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I deliver and install TVs. I have a question about SD picture quality on HDTVs

Discussion in 'DIRECTV General Discussion' started by yooper99, Jan 16, 2009.

  1. yooper99

    yooper99 Cool Member

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    Mar 6, 2008
    Being a TV installer, I have seen all the variations in cable boxes, all the different hookup possibilities, and all the differences in picture quality between the SD and the HD cable channels. The few DirecTV receivers I have hooked up are all SD boxes using the video output to some 1080P and 720P LCDs and a 720P plasma or two.

    A question: Why does an SD signal from an SD receiver ALWAYS (in every installation with a standard receiver using video cables) look worse on the new HDTV than the old CRT that is being replaced? (with either an LCD or plasma)
    No amount of tweaking can bring the picture up to the quality of a CRT. Now, before you start with the BS about not knowing what I am doing, I have had both the boss and the head technician from the store go to several of the installs and try to improve the picture. There is no improvement when they have tried.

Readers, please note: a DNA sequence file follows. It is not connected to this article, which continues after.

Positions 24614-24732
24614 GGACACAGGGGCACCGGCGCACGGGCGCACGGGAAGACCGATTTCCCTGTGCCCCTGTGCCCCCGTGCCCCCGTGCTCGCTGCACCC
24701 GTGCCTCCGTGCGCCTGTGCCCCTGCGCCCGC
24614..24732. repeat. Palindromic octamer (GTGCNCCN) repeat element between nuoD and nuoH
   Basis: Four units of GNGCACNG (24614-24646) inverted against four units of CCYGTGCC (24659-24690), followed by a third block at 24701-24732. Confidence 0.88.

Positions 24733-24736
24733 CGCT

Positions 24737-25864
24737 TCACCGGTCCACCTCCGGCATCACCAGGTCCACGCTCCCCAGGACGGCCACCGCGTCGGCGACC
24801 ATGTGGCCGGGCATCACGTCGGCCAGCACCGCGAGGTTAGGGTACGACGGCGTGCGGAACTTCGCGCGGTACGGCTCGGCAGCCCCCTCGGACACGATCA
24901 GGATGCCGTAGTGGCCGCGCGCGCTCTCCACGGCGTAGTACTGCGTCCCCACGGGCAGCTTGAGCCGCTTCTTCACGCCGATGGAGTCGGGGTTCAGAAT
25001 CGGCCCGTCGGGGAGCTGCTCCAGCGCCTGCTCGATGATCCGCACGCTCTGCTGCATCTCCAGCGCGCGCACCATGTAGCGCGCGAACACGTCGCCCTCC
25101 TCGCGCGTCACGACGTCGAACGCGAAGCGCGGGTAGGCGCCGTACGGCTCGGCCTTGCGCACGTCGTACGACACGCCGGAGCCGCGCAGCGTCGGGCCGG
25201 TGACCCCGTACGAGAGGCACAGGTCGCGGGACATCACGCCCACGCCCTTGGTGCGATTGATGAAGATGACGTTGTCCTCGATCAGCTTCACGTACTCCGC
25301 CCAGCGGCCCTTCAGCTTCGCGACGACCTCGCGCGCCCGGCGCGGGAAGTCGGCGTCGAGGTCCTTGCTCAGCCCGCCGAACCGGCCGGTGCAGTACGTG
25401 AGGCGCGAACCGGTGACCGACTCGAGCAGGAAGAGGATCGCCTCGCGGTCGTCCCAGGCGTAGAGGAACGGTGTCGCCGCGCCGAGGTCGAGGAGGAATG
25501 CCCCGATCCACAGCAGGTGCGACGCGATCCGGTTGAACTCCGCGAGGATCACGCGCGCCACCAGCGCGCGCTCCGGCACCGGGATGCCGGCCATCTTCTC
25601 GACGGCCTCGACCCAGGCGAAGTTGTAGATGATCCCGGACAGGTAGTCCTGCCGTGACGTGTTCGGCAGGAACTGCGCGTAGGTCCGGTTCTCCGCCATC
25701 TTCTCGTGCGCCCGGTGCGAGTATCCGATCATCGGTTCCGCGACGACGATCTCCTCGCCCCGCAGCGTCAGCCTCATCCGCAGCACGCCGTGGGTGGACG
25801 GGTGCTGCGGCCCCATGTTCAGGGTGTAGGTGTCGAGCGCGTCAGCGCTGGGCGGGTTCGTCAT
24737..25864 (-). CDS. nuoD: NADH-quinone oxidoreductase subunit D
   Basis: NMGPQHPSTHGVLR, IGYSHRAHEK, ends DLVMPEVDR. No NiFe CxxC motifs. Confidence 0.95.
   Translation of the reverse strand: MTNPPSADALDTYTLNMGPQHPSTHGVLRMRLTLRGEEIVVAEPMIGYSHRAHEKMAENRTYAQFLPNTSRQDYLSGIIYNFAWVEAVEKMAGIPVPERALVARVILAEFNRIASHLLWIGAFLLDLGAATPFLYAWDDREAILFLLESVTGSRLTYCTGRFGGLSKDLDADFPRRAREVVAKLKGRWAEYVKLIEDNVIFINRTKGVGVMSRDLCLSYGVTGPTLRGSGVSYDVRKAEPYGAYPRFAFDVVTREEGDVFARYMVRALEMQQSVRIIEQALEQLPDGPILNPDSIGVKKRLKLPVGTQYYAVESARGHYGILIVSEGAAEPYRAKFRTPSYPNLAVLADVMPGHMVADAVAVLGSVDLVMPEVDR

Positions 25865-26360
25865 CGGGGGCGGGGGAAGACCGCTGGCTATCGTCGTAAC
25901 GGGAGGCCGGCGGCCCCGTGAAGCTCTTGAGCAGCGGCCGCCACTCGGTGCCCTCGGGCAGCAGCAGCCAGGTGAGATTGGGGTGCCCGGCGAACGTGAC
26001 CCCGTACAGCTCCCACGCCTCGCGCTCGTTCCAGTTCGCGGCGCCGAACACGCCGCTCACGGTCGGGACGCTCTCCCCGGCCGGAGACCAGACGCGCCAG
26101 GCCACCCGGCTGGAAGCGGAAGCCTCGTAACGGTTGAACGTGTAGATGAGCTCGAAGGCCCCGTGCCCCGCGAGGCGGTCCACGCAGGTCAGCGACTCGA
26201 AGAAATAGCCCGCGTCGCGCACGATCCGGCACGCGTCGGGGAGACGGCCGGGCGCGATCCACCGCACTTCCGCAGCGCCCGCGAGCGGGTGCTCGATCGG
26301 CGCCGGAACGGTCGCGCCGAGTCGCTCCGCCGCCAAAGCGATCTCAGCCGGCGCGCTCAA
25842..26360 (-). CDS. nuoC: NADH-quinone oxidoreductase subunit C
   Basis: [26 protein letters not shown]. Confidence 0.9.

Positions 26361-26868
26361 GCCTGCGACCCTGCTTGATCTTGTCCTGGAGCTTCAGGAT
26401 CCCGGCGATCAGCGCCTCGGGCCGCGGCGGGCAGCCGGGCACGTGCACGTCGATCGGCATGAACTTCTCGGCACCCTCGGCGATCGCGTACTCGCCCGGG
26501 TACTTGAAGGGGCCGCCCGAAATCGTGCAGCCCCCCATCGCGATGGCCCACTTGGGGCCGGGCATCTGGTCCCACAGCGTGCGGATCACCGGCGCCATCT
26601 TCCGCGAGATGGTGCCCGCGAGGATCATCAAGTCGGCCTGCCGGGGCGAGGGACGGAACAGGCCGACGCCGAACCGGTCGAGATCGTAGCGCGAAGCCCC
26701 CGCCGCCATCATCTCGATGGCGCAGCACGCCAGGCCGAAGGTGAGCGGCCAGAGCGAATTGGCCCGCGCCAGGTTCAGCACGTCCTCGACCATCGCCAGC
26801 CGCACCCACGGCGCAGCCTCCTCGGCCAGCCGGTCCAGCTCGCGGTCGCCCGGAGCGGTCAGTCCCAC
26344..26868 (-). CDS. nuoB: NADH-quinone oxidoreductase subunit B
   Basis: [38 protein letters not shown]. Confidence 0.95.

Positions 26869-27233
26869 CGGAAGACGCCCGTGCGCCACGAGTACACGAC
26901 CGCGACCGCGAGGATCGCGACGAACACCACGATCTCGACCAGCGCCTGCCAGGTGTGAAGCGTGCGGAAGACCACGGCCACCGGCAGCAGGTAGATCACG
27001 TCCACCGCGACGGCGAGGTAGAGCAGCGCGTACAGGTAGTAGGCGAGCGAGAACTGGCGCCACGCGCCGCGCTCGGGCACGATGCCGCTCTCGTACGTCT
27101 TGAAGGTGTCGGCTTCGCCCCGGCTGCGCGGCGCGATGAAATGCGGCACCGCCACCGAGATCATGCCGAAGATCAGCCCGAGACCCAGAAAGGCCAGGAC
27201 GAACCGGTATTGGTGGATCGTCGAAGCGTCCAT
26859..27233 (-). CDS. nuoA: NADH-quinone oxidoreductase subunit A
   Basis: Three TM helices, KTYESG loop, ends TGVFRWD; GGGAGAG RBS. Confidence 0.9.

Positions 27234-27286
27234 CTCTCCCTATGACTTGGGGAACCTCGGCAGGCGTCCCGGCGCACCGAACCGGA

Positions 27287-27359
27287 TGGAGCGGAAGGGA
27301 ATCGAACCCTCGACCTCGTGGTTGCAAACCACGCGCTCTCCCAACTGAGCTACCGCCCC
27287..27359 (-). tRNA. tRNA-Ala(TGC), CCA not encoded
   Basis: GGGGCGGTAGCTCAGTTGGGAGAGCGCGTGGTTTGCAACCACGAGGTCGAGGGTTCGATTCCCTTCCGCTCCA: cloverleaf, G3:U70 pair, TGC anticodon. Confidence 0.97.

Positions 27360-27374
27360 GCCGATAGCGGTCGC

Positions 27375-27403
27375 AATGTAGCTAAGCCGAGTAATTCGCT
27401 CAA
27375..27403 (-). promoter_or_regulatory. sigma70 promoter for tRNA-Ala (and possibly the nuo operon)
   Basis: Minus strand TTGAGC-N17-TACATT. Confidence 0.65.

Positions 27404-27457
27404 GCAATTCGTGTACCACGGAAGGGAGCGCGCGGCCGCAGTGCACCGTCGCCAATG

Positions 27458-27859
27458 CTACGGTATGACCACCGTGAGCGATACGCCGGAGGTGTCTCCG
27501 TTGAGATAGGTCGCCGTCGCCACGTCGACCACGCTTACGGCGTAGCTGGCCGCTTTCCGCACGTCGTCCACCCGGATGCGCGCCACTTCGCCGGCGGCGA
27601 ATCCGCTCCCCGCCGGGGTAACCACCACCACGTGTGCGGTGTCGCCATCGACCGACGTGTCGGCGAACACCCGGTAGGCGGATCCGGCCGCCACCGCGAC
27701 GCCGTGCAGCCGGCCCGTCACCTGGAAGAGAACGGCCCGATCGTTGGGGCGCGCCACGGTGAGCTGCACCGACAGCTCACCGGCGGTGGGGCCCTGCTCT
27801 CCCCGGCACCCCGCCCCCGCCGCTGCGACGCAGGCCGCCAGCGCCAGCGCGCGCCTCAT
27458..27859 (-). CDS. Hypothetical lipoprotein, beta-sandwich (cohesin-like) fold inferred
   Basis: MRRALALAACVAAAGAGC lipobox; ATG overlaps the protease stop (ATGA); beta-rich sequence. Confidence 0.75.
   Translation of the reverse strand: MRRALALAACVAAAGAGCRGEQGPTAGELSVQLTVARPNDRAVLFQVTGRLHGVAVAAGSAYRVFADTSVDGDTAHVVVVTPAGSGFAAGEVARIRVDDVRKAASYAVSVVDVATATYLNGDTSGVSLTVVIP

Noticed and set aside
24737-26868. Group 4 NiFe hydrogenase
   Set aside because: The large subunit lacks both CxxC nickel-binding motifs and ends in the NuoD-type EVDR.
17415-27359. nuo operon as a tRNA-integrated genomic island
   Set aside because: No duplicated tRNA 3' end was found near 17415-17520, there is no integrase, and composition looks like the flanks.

I am looking for serious input. Thank you in advance.
     
  2. Jeremy W

    Jeremy W Hall Of Fame

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    That old CRT was designed to display SD resolution natively. In order to display SD on an HD display, it needs to be upscaled to the display's native resolution, which involves the TV basically "guessing" at the missing pixels.
     
  3. mikep554

    mikep554 Legend

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    Also, if the picture is physically getting larger (60" HDTV vs 32" CRT), the flaws will be a lot more clear.
     
  4. MountainMan10

    MountainMan10 Icon

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    An HDTV will never look as good as an SD TV with an SD signal.
    Standard Video - Yellow cable - not even close
    S-Video - on my 32" Samsung HDTV it is close to an SD TV.
    480i on HDMI on my 46" Sharp - close to an SD TV
    480p on HDMI on my 46" Sharp - a little better than an SD TV on DirecTV signal, significantly better from Bluray playing a DVD.
    720p/1080i/1080p - many times better than SD TV.
     
  5. bonscott87

    bonscott87 Cutting Edge: ECHELON '07

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    Garbage in/garbage out basically.
     
  6. kikkenit2

    kikkenit2 Icon

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    Yooper, do me a favor. Anytime you connect directv equipment to a new widescreen tv let the customer know they need to upgrade their sat hardware and yes it costs extra.
    You are doing a better job to tell the truth and your clients will appreciate the fantastic picture. There are proper adjustments to the tv setup but they should be done with a hd source.